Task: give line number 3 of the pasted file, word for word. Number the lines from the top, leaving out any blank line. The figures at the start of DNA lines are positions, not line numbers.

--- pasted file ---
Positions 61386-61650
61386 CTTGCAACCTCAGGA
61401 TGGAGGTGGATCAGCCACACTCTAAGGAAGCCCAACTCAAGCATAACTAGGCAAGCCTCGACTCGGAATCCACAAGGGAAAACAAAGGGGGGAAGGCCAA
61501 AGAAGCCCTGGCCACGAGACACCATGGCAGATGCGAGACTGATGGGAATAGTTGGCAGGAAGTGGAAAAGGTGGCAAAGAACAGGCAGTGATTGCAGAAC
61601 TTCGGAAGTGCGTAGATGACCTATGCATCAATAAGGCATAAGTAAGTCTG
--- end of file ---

61401 TGGAGGTGGATCAGCCACACTCTAAGGAAGCCCAACTCAAGCATAACTAGGCAAGCCTCGACTCGGAATCCACAAGGGAAAACAAAGGGGGGAAGGCCAA